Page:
Tuesday, August 23, 2011

We will miss you, Jack Layton


I woke up to the sad news yesterday that Jack Layton had died at the age of 61.  His passing was a great loss to Canada.  Whether one agreed with his politics or not, the man was inspiring.  Even his fiercest political critics had a grudging respect for his sincerity and his dedication.

In the last election campaign, although stricken with prostate cancer and a broken hip, he displayed a feistiness and a determination that earned him much admiration.  Smiling Jack connected with the Canadian people and he seemed more energetic than his healthier adversaries. 

Elections campaigns are gruelling, even for the fittest of candidates.  Layton must have been in incredible pain.  Yet he soldiered on, waving his cane, and appeared to gain energy as the campaign progressed.

Jack's campaign style paid dividends.  An orange NDP wave swept through the province of Quebec and the party rode that tide to an unprecedented number of seats throughout the country.  When the votes were counted on May 2, 2011, Layton found himself the Leader of Her Majesty's Loyal Opposition.  He and his party were perfectly positioned to form a future government.

Not long after Jack's greatest political triumph, he was diagnosed with a new and virulent form of cancer.  Canadians were shocked by his gaunt and sickly appearance as he informed them of the devastating news.  The fighting spirit was still there, but the gravity of his illness was quite evident.

Now Jack Layton is gone and we'll never know what he could have accomplished as Opposition Leader.  He had his cake, but he never had the opportunity to eat it.  With Jack's absence, the Canadian political landscape is oddly bereft and littered with question marks.

In 2009, I saw Jack and his wife, Olivia Chow, at a fundraising gala for an organization called Toronto ALPHA (Association for Learning and Preserving the History of World War II in Asia).  Toronto ALPHA was founded by Dr. Joseph Wong and its goal is to promote peace and reconciliation through knowledge of historical truths.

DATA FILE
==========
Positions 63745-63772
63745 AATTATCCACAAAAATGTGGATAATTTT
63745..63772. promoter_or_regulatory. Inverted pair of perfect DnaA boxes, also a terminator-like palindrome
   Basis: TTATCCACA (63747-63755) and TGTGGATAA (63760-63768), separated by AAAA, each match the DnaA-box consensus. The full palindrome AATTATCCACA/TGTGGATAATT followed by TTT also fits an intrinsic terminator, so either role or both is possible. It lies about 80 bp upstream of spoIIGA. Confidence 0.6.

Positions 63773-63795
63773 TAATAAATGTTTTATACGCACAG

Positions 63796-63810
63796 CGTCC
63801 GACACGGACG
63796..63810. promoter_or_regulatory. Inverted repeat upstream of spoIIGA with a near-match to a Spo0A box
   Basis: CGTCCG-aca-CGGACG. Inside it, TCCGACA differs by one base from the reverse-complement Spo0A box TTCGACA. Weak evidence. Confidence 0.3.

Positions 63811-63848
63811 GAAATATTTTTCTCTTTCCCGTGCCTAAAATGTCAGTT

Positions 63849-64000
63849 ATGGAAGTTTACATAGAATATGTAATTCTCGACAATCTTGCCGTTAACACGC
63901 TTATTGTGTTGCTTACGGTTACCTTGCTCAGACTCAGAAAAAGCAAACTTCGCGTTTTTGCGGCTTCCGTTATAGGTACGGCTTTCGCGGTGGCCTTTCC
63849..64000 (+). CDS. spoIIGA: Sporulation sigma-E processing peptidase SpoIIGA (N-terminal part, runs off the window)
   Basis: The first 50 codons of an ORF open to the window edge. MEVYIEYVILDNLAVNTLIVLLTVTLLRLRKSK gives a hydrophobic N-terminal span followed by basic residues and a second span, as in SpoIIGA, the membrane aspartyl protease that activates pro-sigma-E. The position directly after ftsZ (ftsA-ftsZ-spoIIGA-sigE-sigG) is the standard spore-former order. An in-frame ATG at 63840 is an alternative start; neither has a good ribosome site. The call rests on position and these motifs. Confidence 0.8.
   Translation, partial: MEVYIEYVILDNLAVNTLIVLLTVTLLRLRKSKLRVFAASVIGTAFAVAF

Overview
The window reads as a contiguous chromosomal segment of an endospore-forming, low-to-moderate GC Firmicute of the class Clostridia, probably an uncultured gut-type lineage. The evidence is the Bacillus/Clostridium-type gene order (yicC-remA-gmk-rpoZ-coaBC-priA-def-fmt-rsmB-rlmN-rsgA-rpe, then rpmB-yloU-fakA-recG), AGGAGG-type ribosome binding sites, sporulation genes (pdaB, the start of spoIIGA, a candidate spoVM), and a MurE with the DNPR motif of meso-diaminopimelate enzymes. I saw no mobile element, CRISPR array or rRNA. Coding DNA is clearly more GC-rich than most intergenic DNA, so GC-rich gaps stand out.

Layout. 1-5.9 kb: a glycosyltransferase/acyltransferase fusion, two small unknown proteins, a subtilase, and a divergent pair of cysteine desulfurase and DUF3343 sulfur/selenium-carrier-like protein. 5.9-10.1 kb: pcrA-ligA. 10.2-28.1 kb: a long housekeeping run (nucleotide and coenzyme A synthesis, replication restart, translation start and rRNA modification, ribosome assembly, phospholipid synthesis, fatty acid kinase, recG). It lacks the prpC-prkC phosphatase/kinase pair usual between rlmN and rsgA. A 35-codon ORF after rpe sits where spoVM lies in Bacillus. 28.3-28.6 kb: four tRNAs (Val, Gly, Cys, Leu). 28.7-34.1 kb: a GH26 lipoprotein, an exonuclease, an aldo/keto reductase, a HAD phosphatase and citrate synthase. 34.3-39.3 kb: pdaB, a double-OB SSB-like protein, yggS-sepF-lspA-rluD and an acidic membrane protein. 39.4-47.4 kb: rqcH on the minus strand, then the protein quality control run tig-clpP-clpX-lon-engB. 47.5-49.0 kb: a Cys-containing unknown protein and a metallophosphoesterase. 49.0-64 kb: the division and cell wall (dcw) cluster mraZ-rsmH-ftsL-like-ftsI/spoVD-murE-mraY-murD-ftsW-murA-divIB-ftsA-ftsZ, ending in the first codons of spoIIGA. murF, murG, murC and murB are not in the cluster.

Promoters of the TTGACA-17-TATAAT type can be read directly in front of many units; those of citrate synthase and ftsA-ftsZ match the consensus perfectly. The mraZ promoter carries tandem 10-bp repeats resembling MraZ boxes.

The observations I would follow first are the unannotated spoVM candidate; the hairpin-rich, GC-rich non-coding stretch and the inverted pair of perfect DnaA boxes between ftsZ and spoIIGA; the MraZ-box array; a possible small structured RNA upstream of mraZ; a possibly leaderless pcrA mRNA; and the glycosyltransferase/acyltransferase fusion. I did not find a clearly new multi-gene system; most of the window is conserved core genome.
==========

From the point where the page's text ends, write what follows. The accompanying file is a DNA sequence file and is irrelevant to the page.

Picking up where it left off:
At the gala, Jack and Olivia presided over an auction to raise money for ALPHA.  I was impressed by the duo's enthusiasm and their tenacity as they attempted to auction items to help the cause.  They were utterly determined to get the highest bids possible.  Unfortunately, I did not get the opportunity to speak to either one of them that night.

It's difficult to imagine Olivia without Jack.  They were such a team and they always seemed to be having fun.  They looked so genuinely happy together.

The last months of Jack Layton's life can only be described as a profile in courage. He set an example for all citizens, especially those battling cancer. In his final poignant letter to Canadians, he wrote: "To other Canadians who are on journeys to defeat cancer and to live their lives, I say this: please don't be discouraged that my own journey has not gone as well as I had hoped.  Treatments and therapies have never been better in the face of this disease.  You have every reason to be optimistic, determined, and focused on the future."

Rest in Peace, Smiling Jack.


Palindrome: A word, phrase, number. verse, or sentence that reads the same backward or forward.

Here is the usual list of ten palindromes for a Tuesday.

1.  Anne, I vote more cars race Rome to Vienna.

2.  Some men interpret nine memos.

3.  Dee saw a seed.

4.  Del saw a sled.

5.  Feeble Tom's motel beef.

6.  Yawn a more Roman way!

7.  Rise to vote, sir.

8.  Otto made Ned a motto.

9.  Pets never even step.

10.  Ma is as selfless as I am.

- Joanne

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